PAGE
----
Cutler also wrote and published her own works during her career. She published her novel, The Last Noble Savage, in 1967.[2] She also penned a musical, two theatrical plays and a biography of Kurelek entitled Breaking Free: The Story of William Kurelek.[2]

Mayor of Westmount[edit]

Cutler decided to enter politics in 1987 following several personal and professional disagreements with the local government. The city council of Westmount, Quebec, had refused her request for a zoning change which would have allowed Tundra Books' headquarters to move to the street-level floor of Sherbrooke Street which she had purchased even though the space permitted "professional" use.[2] Cutler announced her candidacy for mayor of Westmount in 1987, which was her first political campaign.[2] She defeated incumbent Westmount Mayor Brian Gallery in the 1987 mayoral election, becoming the first female mayor of the city.[2] Gallery later praised Cutler's handling of the transition of power saying, "She was listening, she asked good questions...I walked away from our chat thinking she’ll be a good friend. The keys to the city will be in very good hands."[2] Montreal city councilman Marvin Rotrand also noted that Cutler's election, "marked a sea change from the clannish, traditional way that Westmount had always been run."

Cutler served one four-year term as Mayor of Westmount. She declined to run for re-election in 1991 and asked then Westmount city coucilman Peter Trent to run to succeed her as Mayor.[2] Trent was elected in 1991 when Cutler stepped down from office.[2] Her main accomplishment during her term as mayor was to launch a campaign to renovate the Westmount Public Library from a rundown building into a state-of-the-art modern library. The result of this campaign was realized shortly after Cutler left office as mayor.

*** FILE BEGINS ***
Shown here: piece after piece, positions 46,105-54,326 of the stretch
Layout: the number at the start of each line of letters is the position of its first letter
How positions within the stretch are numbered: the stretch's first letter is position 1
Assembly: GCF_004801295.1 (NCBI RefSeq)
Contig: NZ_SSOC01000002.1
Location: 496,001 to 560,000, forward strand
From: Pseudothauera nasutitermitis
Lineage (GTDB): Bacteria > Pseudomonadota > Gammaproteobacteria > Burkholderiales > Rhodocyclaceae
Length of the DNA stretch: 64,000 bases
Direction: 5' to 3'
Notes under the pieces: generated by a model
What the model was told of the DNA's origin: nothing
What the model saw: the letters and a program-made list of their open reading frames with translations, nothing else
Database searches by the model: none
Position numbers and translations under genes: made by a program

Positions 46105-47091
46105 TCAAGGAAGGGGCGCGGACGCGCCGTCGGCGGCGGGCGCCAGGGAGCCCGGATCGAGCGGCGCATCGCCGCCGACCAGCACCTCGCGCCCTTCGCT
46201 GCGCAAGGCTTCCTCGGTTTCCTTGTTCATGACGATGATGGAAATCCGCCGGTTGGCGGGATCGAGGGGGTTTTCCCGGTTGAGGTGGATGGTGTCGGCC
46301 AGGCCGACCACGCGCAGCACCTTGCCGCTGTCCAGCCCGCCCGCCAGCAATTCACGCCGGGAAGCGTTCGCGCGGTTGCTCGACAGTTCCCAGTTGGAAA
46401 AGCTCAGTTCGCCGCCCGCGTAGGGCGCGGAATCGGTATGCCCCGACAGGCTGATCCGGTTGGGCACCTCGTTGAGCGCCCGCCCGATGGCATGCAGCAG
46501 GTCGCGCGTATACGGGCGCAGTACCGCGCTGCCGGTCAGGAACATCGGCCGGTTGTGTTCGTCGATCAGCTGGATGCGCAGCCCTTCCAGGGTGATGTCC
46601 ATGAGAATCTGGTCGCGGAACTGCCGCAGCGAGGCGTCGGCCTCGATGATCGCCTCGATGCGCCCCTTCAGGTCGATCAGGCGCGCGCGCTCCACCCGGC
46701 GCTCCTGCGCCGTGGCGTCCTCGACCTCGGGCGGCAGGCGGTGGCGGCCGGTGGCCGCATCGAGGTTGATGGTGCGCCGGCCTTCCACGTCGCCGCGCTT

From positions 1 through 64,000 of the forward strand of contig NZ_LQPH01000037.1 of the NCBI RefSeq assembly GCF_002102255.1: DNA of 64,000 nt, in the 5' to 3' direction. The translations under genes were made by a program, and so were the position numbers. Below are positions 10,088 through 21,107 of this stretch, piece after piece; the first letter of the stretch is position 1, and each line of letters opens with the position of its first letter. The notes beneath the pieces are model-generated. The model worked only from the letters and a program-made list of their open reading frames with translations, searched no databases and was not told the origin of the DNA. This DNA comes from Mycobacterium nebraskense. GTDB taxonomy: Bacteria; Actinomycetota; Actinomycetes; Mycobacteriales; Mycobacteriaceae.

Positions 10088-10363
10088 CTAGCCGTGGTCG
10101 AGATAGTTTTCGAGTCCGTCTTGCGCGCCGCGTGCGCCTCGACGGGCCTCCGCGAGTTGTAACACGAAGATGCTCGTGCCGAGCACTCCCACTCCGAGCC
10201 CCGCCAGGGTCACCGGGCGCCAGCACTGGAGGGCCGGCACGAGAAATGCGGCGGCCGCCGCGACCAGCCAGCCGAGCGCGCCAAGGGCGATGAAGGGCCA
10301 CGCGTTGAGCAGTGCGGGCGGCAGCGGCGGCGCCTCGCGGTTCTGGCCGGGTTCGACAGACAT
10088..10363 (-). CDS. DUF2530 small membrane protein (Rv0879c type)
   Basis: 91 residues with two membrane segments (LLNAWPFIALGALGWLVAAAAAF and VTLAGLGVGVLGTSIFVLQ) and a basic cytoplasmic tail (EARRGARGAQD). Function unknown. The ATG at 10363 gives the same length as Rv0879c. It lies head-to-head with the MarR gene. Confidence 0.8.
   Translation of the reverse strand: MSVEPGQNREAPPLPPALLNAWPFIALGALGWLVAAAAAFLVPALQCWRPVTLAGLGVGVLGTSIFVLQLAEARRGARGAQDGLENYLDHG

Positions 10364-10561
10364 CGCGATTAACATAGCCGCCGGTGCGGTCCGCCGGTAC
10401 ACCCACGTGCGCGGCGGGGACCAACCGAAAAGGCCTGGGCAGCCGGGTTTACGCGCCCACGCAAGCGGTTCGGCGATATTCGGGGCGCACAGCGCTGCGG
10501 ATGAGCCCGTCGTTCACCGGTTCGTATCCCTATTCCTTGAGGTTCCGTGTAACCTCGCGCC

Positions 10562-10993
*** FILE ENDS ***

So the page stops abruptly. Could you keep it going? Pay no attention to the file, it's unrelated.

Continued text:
Later life[edit]

May Cutler completed her dream to visit all continents when she traveled to Antarctica in 2010 for a six-week trip.[2] The trip by boat from Miami and down the west coast of South America took its toll her health. She returned to Montreal with heart condition. She died in her home in Montreal on March 3, 2011, at the age of 87, after being hospitalized in February.[2] She had suffered from several illnesses. Upon her death, she had asked that her body be donated to McGill University Medicine for medical studies.

Cutler was survived by her four sons and six grandchildren.[2] In November 2013, her oldest grandson, Philip A. Cutler, at age 25 became the youngest candidate elected councilor to the City of Westmount.[5]


  1. ^ a b c "May Cutler, founder of Tundra Books, dies at 87". Canadian Press (Toronto Star). 2011-03-04. Retrieved 2011-03-06. 
  2. ^ a b c d e f g h i j k l m n o p q r s t u v w x y z aa Block, Irwin (2011-03-04). "Former Westmount mayor dies at 87". Montreal Gazette. Archived from the original on 2013-10-03. Retrieved 2011-03-06. 
  3. ^ fr:Stéphane Poulin
  4. ^ "Cutler remembered as pioneering publisher, mayor". CBC News. 2011-03-04. Retrieved 2011-03-06. 
  5. ^ Westmount Independent (PDF)  Missing or empty |title= (help)